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J Mech Behav Biomed Mater. 2014 Feb;30:234-43. doi: 10.1016/j.jmbbm.2013.11.009. Epub 2013 Nov 25.

A probabilistic damage model based on direct 3-D correlation of strain to damage formation following fatigue loading of rat femora.

Author information

1
Bioengineering Graduate Program, University of Notre Dame, Notre Dame, IN, USA.
2
Department of Aerospace and Mechanical Engineering, University of Notre Dame, Notre Dame, IN, USA.
3
Bioengineering Graduate Program, University of Notre Dame, Notre Dame, IN, USA; Department of Aerospace and Mechanical Engineering, University of Notre Dame, Notre Dame, IN, USA.
4
Bioengineering Graduate Program, University of Notre Dame, Notre Dame, IN, USA; Department of Aerospace and Mechanical Engineering, University of Notre Dame, Notre Dame, IN, USA. Electronic address: gniebur@nd.edu.

Abstract

Microdamage accumulates in bone due to repetitive or excessive mechanical loading, and accumulation of damage can lead to an increase in fracture susceptibility. Understanding the stress or strain criterion for damage formation would allow improved predictive modeling to better assess experimental results or evaluate training regimens. Finite element models coupled with three-dimensional measurements of damage were used to directly correlate damage formation to the local strain state in whole rat femora subjected to three-point bending fatigue. Images of accumulated damage from contrast-enhanced micro-CT were overlaid onto the calculated strain result to determine the strain associated with damage. Most microdamage accumulated in areas where the first principal strain exceeded 0.5%, but damage also occurred at lower strains when applied over sufficiently large volumes. As such, a single threshold strain was not a good predictor of damage. In order to capture the apparently stochastic nature of damage formation, a Weibull statistical model was applied. The model provided a good fit to the data, and a fit based on a subset of the data was able to predict the results in the remaining samples with an RMS error of 17%. These results demonstrate that damage formation is dependent on principal strain, but has a random component that is likely due to the presence of pores or flaws smaller than the resolution of the model that act as stress concentrations in bone.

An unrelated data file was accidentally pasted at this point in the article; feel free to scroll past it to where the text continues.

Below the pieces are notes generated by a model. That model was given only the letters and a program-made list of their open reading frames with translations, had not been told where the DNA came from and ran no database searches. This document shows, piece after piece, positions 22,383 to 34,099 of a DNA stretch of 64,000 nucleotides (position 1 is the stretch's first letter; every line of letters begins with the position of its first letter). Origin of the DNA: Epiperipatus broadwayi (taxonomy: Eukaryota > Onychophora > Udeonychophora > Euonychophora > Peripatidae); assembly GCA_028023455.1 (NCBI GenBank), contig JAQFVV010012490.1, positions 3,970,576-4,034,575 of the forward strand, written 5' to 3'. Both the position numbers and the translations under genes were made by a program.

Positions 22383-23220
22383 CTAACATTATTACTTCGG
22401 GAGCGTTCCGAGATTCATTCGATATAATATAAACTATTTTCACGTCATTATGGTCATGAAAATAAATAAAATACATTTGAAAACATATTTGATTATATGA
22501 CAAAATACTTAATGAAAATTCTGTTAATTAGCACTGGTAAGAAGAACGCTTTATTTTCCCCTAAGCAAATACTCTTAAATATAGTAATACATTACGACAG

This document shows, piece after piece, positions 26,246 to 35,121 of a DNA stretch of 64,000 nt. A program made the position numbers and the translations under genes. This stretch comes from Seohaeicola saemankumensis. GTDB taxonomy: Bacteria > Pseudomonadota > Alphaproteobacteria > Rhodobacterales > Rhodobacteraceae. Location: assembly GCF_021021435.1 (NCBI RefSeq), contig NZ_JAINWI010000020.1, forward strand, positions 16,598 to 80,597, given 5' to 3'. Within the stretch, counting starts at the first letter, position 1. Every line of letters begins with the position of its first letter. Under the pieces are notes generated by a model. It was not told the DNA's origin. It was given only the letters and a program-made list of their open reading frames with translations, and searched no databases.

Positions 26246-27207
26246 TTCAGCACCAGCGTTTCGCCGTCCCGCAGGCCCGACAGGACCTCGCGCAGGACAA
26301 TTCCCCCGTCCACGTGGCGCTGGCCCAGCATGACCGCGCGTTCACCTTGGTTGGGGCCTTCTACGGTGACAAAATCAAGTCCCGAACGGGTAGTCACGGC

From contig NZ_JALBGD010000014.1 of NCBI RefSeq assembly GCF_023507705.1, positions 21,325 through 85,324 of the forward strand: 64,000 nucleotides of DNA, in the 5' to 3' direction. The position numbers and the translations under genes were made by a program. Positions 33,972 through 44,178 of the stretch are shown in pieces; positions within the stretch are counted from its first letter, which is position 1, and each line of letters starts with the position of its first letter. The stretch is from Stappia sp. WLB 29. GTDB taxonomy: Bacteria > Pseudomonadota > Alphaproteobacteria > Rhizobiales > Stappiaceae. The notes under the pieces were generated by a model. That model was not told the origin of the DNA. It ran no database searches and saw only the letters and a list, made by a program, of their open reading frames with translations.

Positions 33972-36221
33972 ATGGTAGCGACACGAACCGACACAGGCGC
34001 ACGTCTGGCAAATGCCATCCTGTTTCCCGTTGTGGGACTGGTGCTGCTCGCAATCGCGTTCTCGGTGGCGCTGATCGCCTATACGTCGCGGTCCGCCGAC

KEYWORDS:

Cortical bone; Finite element modeling; Microdamage; Rat femur; Weibull distribution

PMID:
24333915
DOI:
10.1016/j.jmbbm.2013.11.009
[Indexed for MEDLINE]

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